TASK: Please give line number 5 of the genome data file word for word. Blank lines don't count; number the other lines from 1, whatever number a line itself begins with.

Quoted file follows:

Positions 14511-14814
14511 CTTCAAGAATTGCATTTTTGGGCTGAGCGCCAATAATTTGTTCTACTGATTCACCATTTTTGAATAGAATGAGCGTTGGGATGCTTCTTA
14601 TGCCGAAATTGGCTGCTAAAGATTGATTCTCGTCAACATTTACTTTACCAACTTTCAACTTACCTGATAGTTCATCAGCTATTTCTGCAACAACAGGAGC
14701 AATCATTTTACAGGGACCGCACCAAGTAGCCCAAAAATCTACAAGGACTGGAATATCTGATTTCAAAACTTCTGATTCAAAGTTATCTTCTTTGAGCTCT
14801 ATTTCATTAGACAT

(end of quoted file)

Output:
14801 ATTTCATTAGACAT